Prisoners of Gravity

Prisoners of Gravity
Genre documentary
Created by Mark Askwith
Developed by Mark Askwith
Daniel Richler
Starring Rick Green
Theme music composer Norman Orenstein
Country of origin Canada
Original language(s) English
No. of seasons 5
No. of episodes 139
Executive producer(s) Daniel Richler
Producer(s) Jamie Mandelkau, writer/director/producer (Season 1), Gregg Thurlbeck (Seasons 2 through 5)
Location(s) Toronto
Running time 0:25
Original network TVOntario
Original release August 21, 1989 – April 28, 1994

Prisoners of Gravity was a Canadian public broadcasting television news magazine program that explored speculative fictionscience fiction, fantasy, horror, comic books—and its relation to various thematic and social issues. Produced by TVOntario, the show was the brainchild of former comic retail manager Mark Askwith and writer Daniel Richler, and was hosted by Rick Green (of The Frantics comedy troupe). The series aired 139 episodes over five seasons from 1989 to 1994.


As established through a comic-strip montage opening sequence drawn by Ty Templeton, the premise held that Rick, a fan of speculative fiction, becomes disturbed by news broadcasts describing the alarming state of the world and decides that he must escape the Earth. He broadcasts his show each week from an orbiting space station. The show's presentation was fully wrapped in its quirky premise, featuring on-screen graphics and background sounds to simulate a space station atmosphere, "using active, innovative cinematography to ease the visual boredom that often accompanies interviews with talking head(s)."[1]

The week's topic was introduced with a few opening thoughts before launching into various interview clips. In each episode, Rick would interview a number of authors and artists, along with filmmakers, animators, and the occasional futurist. Topics that were discussed ran the gamut: censorship, superheroes, humour, religion, fairy tales, Mars, cyberpunk, war, overpopulation, and sex. Episodes were 30 minutes in length (having no commercial breaks on public television) and typically showcased six to fourteen interviewed creators alongside bridging commentary from Rick. Roughly six-hundred interviews were conducted and aired by the time the show's run came to an end.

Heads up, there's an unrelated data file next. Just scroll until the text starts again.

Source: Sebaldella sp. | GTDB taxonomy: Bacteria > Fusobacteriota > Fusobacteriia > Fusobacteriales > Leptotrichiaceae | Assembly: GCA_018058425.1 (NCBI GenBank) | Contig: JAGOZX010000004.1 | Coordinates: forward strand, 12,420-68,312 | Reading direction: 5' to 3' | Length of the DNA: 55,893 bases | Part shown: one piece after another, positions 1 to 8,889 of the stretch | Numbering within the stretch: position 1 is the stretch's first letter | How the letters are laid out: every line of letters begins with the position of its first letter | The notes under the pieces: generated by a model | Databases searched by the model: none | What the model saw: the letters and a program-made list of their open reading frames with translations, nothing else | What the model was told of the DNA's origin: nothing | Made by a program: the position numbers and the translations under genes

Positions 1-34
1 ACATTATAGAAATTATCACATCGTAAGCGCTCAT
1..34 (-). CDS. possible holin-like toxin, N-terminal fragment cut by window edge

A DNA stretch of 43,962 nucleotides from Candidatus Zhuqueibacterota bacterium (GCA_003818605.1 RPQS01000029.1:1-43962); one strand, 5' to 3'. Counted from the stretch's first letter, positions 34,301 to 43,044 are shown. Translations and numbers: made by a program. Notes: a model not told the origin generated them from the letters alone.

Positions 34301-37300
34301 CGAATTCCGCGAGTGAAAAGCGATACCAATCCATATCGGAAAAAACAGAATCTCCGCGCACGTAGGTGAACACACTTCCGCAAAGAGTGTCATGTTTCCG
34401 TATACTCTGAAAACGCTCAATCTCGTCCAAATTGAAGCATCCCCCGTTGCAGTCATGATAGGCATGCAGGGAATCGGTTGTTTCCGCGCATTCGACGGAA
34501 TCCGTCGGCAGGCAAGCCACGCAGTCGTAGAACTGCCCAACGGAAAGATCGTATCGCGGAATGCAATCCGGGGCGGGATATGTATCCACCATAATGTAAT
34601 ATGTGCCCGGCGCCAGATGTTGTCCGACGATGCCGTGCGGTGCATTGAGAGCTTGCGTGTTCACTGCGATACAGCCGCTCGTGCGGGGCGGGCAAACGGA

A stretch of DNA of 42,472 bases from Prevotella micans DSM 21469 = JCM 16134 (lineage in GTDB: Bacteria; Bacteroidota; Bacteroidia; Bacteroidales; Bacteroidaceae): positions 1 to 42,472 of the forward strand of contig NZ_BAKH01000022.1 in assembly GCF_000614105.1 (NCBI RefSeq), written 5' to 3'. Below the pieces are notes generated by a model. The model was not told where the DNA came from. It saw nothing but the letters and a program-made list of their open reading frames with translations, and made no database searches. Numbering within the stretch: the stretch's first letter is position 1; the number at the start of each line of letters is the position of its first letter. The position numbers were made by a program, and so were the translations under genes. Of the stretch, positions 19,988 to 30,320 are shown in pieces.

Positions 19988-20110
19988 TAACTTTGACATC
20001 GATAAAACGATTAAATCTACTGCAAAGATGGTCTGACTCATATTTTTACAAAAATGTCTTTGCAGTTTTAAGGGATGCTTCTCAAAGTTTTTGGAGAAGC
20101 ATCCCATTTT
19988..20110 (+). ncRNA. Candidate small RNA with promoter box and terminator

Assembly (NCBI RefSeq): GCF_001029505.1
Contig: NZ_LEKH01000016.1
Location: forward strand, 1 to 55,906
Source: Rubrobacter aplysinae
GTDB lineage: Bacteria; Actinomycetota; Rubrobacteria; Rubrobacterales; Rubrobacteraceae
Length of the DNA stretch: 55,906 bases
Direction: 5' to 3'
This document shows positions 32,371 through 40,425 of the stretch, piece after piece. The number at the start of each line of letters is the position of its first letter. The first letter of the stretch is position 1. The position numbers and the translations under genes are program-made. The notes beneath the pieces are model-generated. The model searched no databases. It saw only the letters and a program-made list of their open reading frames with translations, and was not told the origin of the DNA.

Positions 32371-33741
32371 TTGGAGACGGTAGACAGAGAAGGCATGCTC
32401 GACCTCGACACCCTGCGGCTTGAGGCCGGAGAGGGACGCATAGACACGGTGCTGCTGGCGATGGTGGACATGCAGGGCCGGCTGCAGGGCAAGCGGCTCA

The interviews were conducted at science fiction and comic book conventions by production team members Mark Askwith, Shirley Brady, and Gregg Thurlbeck. The majority of the shows were edited by Brian Karn. The series was produced and directed by Jamie Mandelkau (season 1) and by Gregg Thurlbeck (seasons 2 through 5).



During its run, the list of authors interviewed became increasingly prestigious, including Clive Barker, Ray Bradbury, David Brin, Charles de Lint, Harlan Ellison, William Gibson, Frederik Pohl, Terry Pratchett, Anne Rice, Spider Robinson, and Robert J. Sawyer, who was the most frequent guest on the program. Among the many interviewed comic book creators were Chris Claremont, Will Eisner, Neil Gaiman (who was twice selected as the fan-favorite guest in a viewership mail-in vote), Bob Kane, Jack Kirby, Stan Lee, Daniel Clowes, Scott McCloud, Frank Miller, and Alan Moore. Other notable guests included Star Trek creator Gene Roddenberry and actor Michael Dorn, film directors James Cameron and David Cronenberg, award-winning CGI animator Steve 'Spaz' Williams, and renowned paleontologist Richard Leakey.


The program was critically successful and won several awards, including[2] the following:

  1. Two Prix Aurora Awards
  2. A Broadcast Media Award from the International Reading Association
  3. A Silver Medal from the New York Festivals of Television
  4. Two Gemini nominations.
  5. An Honorable Mention from the Columbus International Film & Video Festival


The show was canceled in 1994 for unspecified reasons[2] (possibly relating to TVOntario's intended programming diversification[3]) despite its growing success. According to Rick Green, the signature chair from the space station sat in his garage until "raccoons pooed all over it..." and it was discarded.[4]


In the 1990s, reruns of select episodes from Season 2 onward were broadcast in America on PBS, and in Canada on the sci-fi specialty channel Space (which producer Mark Askwith had gone on to develop and continues to helm) and on Discovery Channel Canada.

Due to contractual restrictions made with interviewees at the time of the show's production, there is no commercial release on video or DVD. In 2011, TVOntario posted several episodes from the series in a lower resolution in their public archives.[5] In addition, many episodes (bar the first series) are available for viewing by appointment at The Merril Collection of Science Fiction, Speculation and Fantasy public library located in downtown Toronto, Canada. The Merril Collection's tapes are reputed to be Askwith's own, donated to the collection for preservation. Interview clips from the show are also included with the CD-ROM in newer editions of The Encyclopedia of Science Fiction by John Clute.[2]


  1. Cunliffe, Alison (April 7, 1990). Prisoners of levity, a feature article appearing in the Toronto Star's "STARWEEK" television guide.
  2. 1 2 3 Website of author Robert J. Sawyer
  3. Mark Askwith interview.
  4. "TV Show Archive: Prisoners of Gravity".
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